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Andy Garcia Loves Pilates

Ocean's 13 star Andy Garcia may be staunchly old-fashioned when it comes to his family, but he is also a devotee of Pilates, the quintessential Hollywood fitness craze.
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By Melanie D. G. Kaplan
WebMD the Magazine - Feature

Ocean's 13 star Andy Garcia is a committed family man -- he’s been married for nearly 25 years and has four children ranging in age from 23 to 5 -- and he’s just as devoted to maintaining his physical health. While it’s true that he has been photographed toking on the odd cigar, it might surprise you to learn that the actor, director, and golf enthusiast is no stranger to a Pilates mat.

Pilates? For an actor who launched to stardom playing tough-guy roles in such films as The  Untouchables, The Godfather: Part III, and the Ocean’s trilogy? Pilates suggests images of Hollywood ingénues bending and stretching to keep their figures long and lean. But this core-strengthening fitness regimen is also great for anyone who suffers from back pain -- as Garcia does.

Garcia, 51, has always been physically active. In fact, back when he was a boy and living in Miami he played a lot of basketball (as point guard) and baseball --and even had hopes of taking his athleticism beyond high school. But now he dismisses those big-league dreams as pie-in-the-sky fantasies of a teenager. “Every young athlete has illusions of being a professional athlete,” he says now, laughing softly. “Certainly, we all grow up with those.”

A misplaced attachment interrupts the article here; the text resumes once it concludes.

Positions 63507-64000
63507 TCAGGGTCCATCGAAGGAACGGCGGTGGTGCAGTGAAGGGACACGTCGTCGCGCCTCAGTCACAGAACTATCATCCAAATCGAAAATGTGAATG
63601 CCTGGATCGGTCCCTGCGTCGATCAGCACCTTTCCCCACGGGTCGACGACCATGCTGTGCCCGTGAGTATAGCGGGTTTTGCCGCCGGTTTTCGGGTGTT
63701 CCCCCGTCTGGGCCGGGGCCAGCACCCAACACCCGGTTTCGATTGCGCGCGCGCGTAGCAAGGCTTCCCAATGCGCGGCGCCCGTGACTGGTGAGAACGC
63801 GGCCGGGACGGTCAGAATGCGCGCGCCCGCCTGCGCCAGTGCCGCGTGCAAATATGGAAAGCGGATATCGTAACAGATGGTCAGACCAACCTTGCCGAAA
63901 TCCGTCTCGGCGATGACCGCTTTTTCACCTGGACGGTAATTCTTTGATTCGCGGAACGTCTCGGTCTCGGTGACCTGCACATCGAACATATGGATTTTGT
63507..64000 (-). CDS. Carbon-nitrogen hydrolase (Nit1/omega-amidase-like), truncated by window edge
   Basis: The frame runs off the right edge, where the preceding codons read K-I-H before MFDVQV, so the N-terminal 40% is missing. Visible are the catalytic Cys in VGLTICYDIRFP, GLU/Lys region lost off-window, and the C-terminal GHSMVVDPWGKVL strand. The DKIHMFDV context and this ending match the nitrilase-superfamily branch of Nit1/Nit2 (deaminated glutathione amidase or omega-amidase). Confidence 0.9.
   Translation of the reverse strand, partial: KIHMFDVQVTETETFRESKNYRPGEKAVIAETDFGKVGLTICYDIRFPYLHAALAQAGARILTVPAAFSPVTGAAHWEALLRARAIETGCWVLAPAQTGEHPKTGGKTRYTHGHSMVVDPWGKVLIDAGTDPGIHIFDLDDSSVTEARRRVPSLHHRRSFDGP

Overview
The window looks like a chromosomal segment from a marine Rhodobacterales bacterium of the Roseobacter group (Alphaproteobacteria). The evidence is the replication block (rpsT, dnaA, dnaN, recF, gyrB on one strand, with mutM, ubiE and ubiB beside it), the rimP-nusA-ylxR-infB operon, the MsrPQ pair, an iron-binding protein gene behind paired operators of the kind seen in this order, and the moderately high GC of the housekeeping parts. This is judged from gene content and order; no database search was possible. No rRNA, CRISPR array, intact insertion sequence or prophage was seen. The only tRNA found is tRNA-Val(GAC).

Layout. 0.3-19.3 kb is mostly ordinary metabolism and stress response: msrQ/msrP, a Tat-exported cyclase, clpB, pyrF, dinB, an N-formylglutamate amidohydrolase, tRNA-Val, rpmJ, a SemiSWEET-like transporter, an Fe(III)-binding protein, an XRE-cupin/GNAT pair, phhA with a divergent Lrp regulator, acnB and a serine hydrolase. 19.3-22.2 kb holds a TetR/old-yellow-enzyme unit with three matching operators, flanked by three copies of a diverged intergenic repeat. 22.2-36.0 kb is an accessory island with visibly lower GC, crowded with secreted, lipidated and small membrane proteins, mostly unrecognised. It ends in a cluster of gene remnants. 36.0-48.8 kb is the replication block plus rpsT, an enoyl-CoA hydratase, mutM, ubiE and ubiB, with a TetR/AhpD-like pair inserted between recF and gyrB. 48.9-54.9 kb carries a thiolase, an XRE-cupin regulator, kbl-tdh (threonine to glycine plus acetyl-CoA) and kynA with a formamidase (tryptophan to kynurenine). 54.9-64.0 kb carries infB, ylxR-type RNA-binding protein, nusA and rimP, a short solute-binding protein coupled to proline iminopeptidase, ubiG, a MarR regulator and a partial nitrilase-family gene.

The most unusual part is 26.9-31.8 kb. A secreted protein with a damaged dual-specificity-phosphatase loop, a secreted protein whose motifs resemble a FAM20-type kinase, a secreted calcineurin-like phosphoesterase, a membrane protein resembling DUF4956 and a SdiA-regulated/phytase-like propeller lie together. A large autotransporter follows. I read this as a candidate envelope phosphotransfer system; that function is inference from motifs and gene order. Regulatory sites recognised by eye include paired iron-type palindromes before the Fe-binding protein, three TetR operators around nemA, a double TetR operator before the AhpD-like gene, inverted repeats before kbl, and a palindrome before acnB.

A nasty bout of mononucleosis he picked up as a junior dampened those pro-athlete aspirations. While most teens who get mono recover within a month or so, Garcia says, “I got derailed,” he says. “I couldn’t exercise for awhile.”

Flash forward 30-odd years, and you’re much more likely to spot Garcia in a trendy Pilates studio than on a basketball court or baseball diamond. He says he did try to practice power yoga for a time, but “I had some disc issues, and I would get hurt often doing power yoga. Pilates seems to be a lot better for it.”

Pilates -- which focuses on core muscles that keep the body balanced and support the spine -- is an excellent antidote for back pain, and is a good way to prevent it, says William C. Lauerman, MD, a professor of orthopaedic surgery and chief of the spine surgery division at Georgetown University Medical Center. He recommends Pilates for his patients who have scoliosis and disc problems, whether they have had surgery or not.

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